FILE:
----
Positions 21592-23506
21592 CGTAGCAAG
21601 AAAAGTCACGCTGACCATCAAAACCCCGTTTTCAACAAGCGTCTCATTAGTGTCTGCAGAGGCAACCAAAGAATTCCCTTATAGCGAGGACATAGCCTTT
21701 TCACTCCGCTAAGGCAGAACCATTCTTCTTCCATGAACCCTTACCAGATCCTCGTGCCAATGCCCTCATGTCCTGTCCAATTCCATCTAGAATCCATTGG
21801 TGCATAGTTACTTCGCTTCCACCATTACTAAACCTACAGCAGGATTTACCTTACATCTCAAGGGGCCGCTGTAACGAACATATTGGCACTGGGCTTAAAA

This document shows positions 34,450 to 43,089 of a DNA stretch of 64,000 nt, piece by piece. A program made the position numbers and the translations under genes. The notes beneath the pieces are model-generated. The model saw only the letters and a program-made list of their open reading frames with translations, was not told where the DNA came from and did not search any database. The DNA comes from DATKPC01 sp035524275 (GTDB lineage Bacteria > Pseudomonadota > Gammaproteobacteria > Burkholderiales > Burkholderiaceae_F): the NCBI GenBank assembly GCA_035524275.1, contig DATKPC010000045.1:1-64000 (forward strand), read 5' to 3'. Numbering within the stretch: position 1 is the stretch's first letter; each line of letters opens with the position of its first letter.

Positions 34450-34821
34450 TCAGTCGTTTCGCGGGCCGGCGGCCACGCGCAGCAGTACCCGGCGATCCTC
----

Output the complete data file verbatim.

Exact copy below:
Positions 21592-23506
21592 CGTAGCAAG
21601 AAAAGTCACGCTGACCATCAAAACCCCGTTTTCAACAAGCGTCTCATTAGTGTCTGCAGAGGCAACCAAAGAATTCCCTTATAGCGAGGACATAGCCTTT
21701 TCACTCCGCTAAGGCAGAACCATTCTTCTTCCATGAACCCTTACCAGATCCTCGTGCCAATGCCCTCATGTCCTGTCCAATTCCATCTAGAATCCATTGG
21801 TGCATAGTTACTTCGCTTCCACCATTACTAAACCTACAGCAGGATTTACCTTACATCTCAAGGGGCCGCTGTAACGAACATATTGGCACTGGGCTTAAAA

This document shows positions 34,450 to 43,089 of a DNA stretch of 64,000 nt, piece by piece. A program made the position numbers and the translations under genes. The notes beneath the pieces are model-generated. The model saw only the letters and a program-made list of their open reading frames with translations, was not told where the DNA came from and did not search any database. The DNA comes from DATKPC01 sp035524275 (GTDB lineage Bacteria > Pseudomonadota > Gammaproteobacteria > Burkholderiales > Burkholderiaceae_F): the NCBI GenBank assembly GCA_035524275.1, contig DATKPC010000045.1:1-64000 (forward strand), read 5' to 3'. Numbering within the stretch: position 1 is the stretch's first letter; each line of letters opens with the position of its first letter.

Positions 34450-34821
34450 TCAGTCGTTTCGCGGGCCGGCGGCCACGCGCAGCAGTACCCGGCGATCCTC